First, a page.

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Olga B
Olga B
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john.arnott (3/23/2009)
What's happening here is that comparisons with NULL always return "false". Not even NULL compares true to NULL. So, even though NULL (row 4) doesn't contain string "del", it still gives a "false" when compared with (like) '%del%'. Null means no value is assigned and you may not compare any value to an undetermined value.


You are entirely correct, of course. For the purposes of explaining things to a newcomer (or trying to figure it out myself), though, I tend to rephrase phrases like NULL (row 4) doesn't contain string "del" as We DON'T KNOW if NULL (row 4) contains string "del".

In my mental math, I substitute "who knows what!" for NULL. Does who knows what contain the string "del"? Who knows! That's the only way I can make sense of this stuff.
antony-688446
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I agree with the above on this one. A good question, as it highlights a pitfall that even experienced coders get trapped by (and not just in SQL!). However, the explanantion is a complete cop-out. It provides no real explanation as to why row 4 isn't returned, and I don't think it would help increase peoples understanding of why certain rows don't get returned in their queries.
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kevin.l.williams (3/23/2009)
Lynn Pettis (3/23/2009)
kevin.l.williams (3/23/2009)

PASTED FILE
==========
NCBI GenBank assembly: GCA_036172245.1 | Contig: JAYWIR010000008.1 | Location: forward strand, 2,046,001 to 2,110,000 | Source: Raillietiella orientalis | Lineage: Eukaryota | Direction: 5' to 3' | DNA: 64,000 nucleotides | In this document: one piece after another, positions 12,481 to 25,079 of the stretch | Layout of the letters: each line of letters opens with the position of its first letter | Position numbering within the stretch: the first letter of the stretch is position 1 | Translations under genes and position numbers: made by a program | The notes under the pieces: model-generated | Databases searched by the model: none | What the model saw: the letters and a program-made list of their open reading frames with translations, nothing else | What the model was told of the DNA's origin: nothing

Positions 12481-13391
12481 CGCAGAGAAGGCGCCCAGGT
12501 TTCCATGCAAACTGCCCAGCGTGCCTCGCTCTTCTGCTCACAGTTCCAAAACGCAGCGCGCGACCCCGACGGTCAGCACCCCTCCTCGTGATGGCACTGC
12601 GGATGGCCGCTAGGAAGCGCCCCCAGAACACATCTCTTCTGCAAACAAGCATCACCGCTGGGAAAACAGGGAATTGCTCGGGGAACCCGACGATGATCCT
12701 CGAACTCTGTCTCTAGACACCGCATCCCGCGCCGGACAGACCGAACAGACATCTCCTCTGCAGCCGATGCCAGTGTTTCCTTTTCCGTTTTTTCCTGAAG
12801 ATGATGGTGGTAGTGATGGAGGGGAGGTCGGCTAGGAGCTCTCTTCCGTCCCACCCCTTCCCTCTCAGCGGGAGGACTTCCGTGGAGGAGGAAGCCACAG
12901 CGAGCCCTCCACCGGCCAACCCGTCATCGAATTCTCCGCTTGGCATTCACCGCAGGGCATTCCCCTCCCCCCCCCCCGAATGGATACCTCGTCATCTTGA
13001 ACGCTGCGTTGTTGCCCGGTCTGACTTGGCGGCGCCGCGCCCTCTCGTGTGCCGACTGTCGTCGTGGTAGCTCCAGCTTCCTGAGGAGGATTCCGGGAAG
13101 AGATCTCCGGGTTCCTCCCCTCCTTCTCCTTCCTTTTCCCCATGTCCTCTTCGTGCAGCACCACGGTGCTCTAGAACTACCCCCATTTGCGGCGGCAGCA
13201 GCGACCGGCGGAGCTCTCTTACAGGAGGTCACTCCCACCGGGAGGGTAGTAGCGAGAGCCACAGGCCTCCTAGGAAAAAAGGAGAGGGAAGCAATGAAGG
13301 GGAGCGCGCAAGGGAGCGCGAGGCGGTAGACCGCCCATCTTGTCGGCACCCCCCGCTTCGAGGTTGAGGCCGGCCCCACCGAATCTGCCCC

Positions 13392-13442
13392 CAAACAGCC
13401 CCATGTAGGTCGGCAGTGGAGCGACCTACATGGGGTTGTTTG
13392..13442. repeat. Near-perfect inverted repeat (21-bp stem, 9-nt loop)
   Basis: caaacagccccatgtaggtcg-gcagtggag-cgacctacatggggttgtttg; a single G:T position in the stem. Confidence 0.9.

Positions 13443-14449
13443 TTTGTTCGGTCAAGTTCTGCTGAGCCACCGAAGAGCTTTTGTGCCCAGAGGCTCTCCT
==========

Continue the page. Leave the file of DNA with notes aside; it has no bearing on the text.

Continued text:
I know why the null value is not returned but I am puzzled by the explanation.

"Since col2 is used in the WHERE clause, the output does not include the corresponding col1 value i.e. 4, even though no such 'not equal to NULL' condition is specified."


It works like this, the records returned by the following query:

select col1 from @test where col2 not like '%del%'

are those where the value in col2 is not like '%del%', meaning the the NOT LIKE is true. However, is col2 is null, this result of the NOT LIKE is false.

Try the following:


declare @TestVal int;
set @TestVal = null; -- ensure @TestVal is null
select
case when @TestVal = null then 'equal null'
when @TestVal <> null then 'not equal null'
else 'undetermined'
end;





Understood. I just don't think the authors explanation will help anyone who does not understand why 4 is not returned.


Yes, I understood what was going on (answered correctly) until I read the explanation. It should be mentioned somewhere in there that the NULL does not compare well to certain data types and therefore did not return a TRUE.

EDIT: Don't get me wrong, the question is great. It applies to MS Access also. NULL is always screwing up my queries. I often wish the DB I work with spent a little more time in the planning stage and NULL was allowed less.
David in .AU
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Actually,

They should use COALESCE, it's much easier to use, doesn't request nesting for multiple tests and is ANSI SQL compliant.


ISNULL may not be ANSI SQL compliant, but I think you will find it faster than COALESCE when you only need to test a single value for a null value. Using COALESCE makes sense when you have multiple values and you want the first non-null value.


To throw another option into the mix for those that may not know about it:
You could use IS NULL (or IS NOT NULL for the opposite) in the where clause. Depends on the question that the SQL is trying to answer.

Good ol' SQL, "It Depends" seems to crop up a lot doesn't it Smile

-d
David in .AU
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EDIT: Don't get me wrong, the question is great. It applies to MS Access also. NULL is always screwing up my queries. I often wish the DB I work with spent a little more time in the planning stage and NULL was allowed less.


Although you should limit NULL where possible, I have also found NULL to be a very usefull tool, the problem is knowing of their existance in the first place and taking it into account when you build your query.